You Make Me Feel Mighty Real
By Matthew Eng
Dir. Garth Davis, U.S./Australia/UK, MGM
[The following review contains major plot spoilers.]
Looking at Paul Mescal and Saoirse Ronan should never feel like a chore. In Foe, the Australian writer-director Garth Davis miscasts two of Ireland’s brightest exports as a Midwestern husband and wife struggling to hold down their battered, inherited homestead in the year 2065. High school sweethearts Junior (Mescal) and Hen (Ronan), short for Henrietta, are trapped in the type of woebegone marriage that seems to be the lot of countless couples in contemporary sci-fi dramas (Ad Astra, Arrival, The Fountain, Her, Inception, The One I Love). They are more roommates than lovers—that is, until Junior is conscripted into service by Outermore, a government program recruiting able young workers to live and labor in space to make it more habitable in light of earth’s imminent demise. The catch? While Junior is away for a two-year tour, he will be replaced by an identical “human substitute” that artificial intelligence has programmed to walk and talk just like the real thing, all for Hen’s apparent comfort. Yet the promise of this separation rekindles the tenderness and sexual appetite that lay dormant amid the couple’s earlier drift.
In the 1980s, if one was seeking to cast a pair of actors as a broken-down farm couple in the American heartland, Jessica Lange and Sam Shepard would do the trick, as might Mel Gibson and Sissy Spacek or, at the very least, Kevin Costner and Amy Madigan. Although Foe’s stars are unconvincing as a diner waitress and a poultry plant worker, Ronan has at least been playing American for so long that I have come to accept and even enjoy her tinny, atemporal accent as a dialect unto itself. But Mescal struggles to inflect and particularize Junior’s voice and being. The actor delivers a pallid performance of doleful gazes and heavy-breathing hysterics. No matter their characters’ backstory, Mescal and Ronan prove far too young to make us believe and invest in a marriage that has lost its luster. (Mescal’s athlete’s build helped make him a plausible daddy in last year’s Aftersun, despite the fact that he is younger than Timothée Chalamet.) Older actors could have made these characters and their bond more emotionally resonant and credibly worn, marked by a sense of shared history and precious, always dwindling time.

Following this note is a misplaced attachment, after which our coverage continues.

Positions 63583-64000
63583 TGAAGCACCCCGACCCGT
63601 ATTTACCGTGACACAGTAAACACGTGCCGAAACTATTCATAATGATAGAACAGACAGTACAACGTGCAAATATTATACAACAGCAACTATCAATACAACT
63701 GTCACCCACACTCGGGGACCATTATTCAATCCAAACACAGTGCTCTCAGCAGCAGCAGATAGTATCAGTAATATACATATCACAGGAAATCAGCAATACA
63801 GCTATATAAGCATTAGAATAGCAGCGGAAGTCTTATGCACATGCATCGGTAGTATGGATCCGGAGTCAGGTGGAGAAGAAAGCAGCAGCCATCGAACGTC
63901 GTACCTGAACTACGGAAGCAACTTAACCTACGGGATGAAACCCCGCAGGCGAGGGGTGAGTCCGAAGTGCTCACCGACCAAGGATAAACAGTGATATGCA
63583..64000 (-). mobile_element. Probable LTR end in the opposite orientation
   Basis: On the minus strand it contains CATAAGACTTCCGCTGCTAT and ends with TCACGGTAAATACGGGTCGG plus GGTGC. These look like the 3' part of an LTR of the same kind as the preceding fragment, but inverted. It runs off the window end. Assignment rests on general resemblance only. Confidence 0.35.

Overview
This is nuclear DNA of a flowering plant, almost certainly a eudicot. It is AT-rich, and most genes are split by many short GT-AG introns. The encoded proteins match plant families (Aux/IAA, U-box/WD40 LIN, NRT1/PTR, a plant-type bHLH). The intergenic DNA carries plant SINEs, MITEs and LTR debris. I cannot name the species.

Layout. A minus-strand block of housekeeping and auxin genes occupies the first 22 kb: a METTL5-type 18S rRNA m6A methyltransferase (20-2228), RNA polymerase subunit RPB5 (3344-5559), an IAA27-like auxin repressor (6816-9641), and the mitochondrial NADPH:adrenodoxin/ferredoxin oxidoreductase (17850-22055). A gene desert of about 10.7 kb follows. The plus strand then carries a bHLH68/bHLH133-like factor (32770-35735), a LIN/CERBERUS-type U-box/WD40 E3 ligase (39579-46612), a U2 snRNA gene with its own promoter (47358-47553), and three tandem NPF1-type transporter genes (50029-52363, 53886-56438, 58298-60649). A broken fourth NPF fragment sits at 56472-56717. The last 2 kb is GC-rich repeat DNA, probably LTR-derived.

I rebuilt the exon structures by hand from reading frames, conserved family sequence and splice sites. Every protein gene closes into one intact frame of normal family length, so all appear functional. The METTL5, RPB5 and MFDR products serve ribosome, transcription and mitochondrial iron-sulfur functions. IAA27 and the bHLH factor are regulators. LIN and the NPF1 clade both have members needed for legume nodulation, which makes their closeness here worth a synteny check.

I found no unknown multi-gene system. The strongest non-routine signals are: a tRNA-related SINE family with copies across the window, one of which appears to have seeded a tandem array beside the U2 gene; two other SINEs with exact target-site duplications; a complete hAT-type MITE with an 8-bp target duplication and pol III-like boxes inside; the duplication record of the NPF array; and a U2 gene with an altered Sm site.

Adapted by Davis and the Canadian author Iain Reid from the latter’s 2018 novel of the same name, Foe fails at bringing its more intriguing propositions to compelling life. Hen, who seeks an identity and experiences outside her isolated home, comes to occupy the center of the film. There is promise to the self-knowing scorn with which Ronan fetches drinks for the strong, decision-making men in her living room. She is insulted yet begrudgingly accepting of the prospect of living with her husband’s “dynamic copy,” whose sole duty will be, in the words of Outermore representative Terrance (Aaron Pierre), “to look after wee Henrietta” in Junior’s absence. Throughout, Hen chafes against stereotypical wifeliness even as she conforms to it; Ronan tries her damndest to animate the character’s tricky mix of lust, misery, and spunk with her trademark gusto and radiance. But Hen’s arc ultimately amounts to little more than faint, dialogic gestures towards a hazy elsewhere supposedly beyond reach, emphasized by the belabored metaphor of a neglected piano collecting dust in the basement.